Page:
Hosted by: Cynthia Swanson & Andrew Swanson

My Crime Shelf

I was going to write about characters tonight, but the husband and I are in sync at the moment, which means he just came and got the character books.  So now, if I write about characters, he’ll think it’s some telling message for him.  Not at all, but since I can’t prove it, I decided to write about my crime shelf.

I have the typical how-to writing books like every other writer, but I do have one entire shelf (should be two, but I’m short on space) devoted to how to catch and get away with crimes.  The husband said it made him nervous, at first.  I think he was joking.

Not all of the books are ones written specifically for writers:

  • The People’s Guide to Deadly Drug Interactions is meant as an overall household guide, but coupled with The Essential Guide to Prescription Drugs, you can find all sorts of common ways to cause injury and death.  Of course, Deadly Doses: A Writer’s Guide to Poisons is a lot more straightforward about it.
  • Then there’s The Serial Killer Files, Criminal Shadows, and The Anatomy of Motive. These are some of the scariest people ever to live.  Really cool to read about.

Just so it’s clear I’m not completely morbid, I have twice as many books about how to identify and catch criminals, including such classics as:

  • Never Be Lied To Again, How to Read a Person Like a Book, How to Spot a Liar
  • The Crime Scene: How Forensic Science Works, Crime Science, Amateur Detectives, Policie Procedural, etc.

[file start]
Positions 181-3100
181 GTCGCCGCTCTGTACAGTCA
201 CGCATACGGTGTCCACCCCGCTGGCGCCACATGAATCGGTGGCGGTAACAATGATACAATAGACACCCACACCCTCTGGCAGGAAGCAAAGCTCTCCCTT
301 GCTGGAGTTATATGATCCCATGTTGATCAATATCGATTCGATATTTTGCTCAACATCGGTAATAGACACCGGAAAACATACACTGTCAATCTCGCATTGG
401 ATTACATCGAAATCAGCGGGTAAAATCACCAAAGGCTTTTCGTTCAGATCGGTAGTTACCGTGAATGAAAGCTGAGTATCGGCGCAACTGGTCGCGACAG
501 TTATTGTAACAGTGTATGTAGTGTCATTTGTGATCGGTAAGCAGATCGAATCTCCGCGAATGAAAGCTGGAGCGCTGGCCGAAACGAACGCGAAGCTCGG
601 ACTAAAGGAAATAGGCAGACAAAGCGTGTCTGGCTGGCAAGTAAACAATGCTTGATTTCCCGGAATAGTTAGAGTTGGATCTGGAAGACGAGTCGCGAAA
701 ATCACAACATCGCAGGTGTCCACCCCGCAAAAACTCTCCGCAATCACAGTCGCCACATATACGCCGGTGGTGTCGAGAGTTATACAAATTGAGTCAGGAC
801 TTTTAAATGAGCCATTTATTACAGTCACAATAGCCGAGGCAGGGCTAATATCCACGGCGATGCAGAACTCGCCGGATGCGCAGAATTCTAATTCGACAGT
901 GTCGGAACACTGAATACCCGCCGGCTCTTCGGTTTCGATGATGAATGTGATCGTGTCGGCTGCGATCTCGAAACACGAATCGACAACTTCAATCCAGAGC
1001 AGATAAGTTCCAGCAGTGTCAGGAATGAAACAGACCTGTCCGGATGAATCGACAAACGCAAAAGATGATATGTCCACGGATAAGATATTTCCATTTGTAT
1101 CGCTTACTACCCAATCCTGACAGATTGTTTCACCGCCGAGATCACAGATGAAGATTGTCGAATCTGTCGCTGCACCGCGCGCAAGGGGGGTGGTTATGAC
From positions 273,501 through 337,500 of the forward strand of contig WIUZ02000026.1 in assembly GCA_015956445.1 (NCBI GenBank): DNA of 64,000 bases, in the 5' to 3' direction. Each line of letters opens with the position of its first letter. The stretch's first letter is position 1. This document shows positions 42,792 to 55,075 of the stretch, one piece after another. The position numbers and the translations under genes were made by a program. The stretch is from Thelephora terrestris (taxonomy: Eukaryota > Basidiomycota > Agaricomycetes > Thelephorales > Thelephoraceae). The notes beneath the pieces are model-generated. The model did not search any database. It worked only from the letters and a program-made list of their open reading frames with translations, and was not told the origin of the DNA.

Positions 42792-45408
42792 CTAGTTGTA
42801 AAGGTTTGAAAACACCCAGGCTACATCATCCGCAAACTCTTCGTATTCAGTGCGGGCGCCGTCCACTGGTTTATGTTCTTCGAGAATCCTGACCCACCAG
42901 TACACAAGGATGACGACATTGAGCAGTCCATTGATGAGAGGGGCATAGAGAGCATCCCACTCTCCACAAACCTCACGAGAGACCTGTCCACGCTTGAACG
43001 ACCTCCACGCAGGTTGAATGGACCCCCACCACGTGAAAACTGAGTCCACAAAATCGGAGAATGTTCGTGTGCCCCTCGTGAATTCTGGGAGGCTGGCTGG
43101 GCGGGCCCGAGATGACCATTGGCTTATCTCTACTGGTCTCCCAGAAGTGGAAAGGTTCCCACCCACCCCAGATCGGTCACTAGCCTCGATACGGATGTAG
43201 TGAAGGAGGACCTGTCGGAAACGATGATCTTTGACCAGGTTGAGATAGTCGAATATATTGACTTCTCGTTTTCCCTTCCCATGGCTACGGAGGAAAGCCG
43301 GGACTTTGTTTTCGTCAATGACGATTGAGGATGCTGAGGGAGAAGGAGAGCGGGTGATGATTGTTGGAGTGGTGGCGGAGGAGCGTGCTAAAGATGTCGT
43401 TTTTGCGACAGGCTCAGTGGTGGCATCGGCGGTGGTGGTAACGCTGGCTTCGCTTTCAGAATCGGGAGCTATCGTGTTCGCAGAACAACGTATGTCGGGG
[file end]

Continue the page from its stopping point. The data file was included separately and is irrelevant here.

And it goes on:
• Find Anyone Fast, Get the Facts on Anyone, and How to Create a New Identity.

These are just a few of the many books on my crime shelf.  Have I read them all?  Not from cover to cover.  But there are gems in each of them, and when I get into a bind, the books come down to help me brainstorm a creative but realistic way out of it.

I don’t buy as many research books these days.  The internet is such a vast, rich source of boundless information–some of it even true–that it is often easier to throw some search terms out and see what rolls in.  This is especially helpful if I have an idea, but I don’t know exactly what I’m looking for and am having difficulty categorizing it.

So what’s the moral of today’s post?

There isn’t one.  I wrote about my crime shelf because I like looking at it.

Now, back to writing.  Have a great Friday.

Categories: Writing

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